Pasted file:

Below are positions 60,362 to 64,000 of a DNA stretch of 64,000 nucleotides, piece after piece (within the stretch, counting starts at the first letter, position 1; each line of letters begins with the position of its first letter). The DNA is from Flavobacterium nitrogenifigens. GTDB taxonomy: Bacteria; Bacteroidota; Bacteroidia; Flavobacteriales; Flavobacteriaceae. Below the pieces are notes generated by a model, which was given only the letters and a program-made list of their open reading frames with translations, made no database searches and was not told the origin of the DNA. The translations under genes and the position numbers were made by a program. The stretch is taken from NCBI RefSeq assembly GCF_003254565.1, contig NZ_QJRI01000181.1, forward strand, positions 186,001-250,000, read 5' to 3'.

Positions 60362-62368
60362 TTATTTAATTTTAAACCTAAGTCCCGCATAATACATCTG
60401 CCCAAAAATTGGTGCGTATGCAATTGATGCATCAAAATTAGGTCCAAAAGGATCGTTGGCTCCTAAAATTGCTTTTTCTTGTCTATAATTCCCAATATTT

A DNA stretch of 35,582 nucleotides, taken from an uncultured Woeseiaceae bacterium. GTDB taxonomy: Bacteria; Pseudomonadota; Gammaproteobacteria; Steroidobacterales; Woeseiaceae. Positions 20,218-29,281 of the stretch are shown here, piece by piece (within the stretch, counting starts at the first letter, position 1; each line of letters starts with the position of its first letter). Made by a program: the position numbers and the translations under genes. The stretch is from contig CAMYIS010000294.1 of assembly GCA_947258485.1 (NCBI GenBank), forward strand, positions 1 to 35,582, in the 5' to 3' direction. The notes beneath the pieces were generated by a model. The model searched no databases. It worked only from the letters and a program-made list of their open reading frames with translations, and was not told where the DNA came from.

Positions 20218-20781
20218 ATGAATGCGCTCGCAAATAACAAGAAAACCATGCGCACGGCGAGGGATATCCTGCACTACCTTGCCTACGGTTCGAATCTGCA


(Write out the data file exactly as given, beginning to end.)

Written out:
Below are positions 60,362 to 64,000 of a DNA stretch of 64,000 nucleotides, piece after piece (within the stretch, counting starts at the first letter, position 1; each line of letters begins with the position of its first letter). The DNA is from Flavobacterium nitrogenifigens. GTDB taxonomy: Bacteria; Bacteroidota; Bacteroidia; Flavobacteriales; Flavobacteriaceae. Below the pieces are notes generated by a model, which was given only the letters and a program-made list of their open reading frames with translations, made no database searches and was not told the origin of the DNA. The translations under genes and the position numbers were made by a program. The stretch is taken from NCBI RefSeq assembly GCF_003254565.1, contig NZ_QJRI01000181.1, forward strand, positions 186,001-250,000, read 5' to 3'.

Positions 60362-62368
60362 TTATTTAATTTTAAACCTAAGTCCCGCATAATACATCTG
60401 CCCAAAAATTGGTGCGTATGCAATTGATGCATCAAAATTAGGTCCAAAAGGATCGTTGGCTCCTAAAATTGCTTTTTCTTGTCTATAATTCCCAATATTT

A DNA stretch of 35,582 nucleotides, taken from an uncultured Woeseiaceae bacterium. GTDB taxonomy: Bacteria; Pseudomonadota; Gammaproteobacteria; Steroidobacterales; Woeseiaceae. Positions 20,218-29,281 of the stretch are shown here, piece by piece (within the stretch, counting starts at the first letter, position 1; each line of letters starts with the position of its first letter). Made by a program: the position numbers and the translations under genes. The stretch is from contig CAMYIS010000294.1 of assembly GCA_947258485.1 (NCBI GenBank), forward strand, positions 1 to 35,582, in the 5' to 3' direction. The notes beneath the pieces were generated by a model. The model searched no databases. It worked only from the letters and a program-made list of their open reading frames with translations, and was not told where the DNA came from.

Positions 20218-20781
20218 ATGAATGCGCTCGCAAATAACAAGAAAACCATGCGCACGGCGAGGGATATCCTGCACTACCTTGCCTACGGTTCGAATCTGCA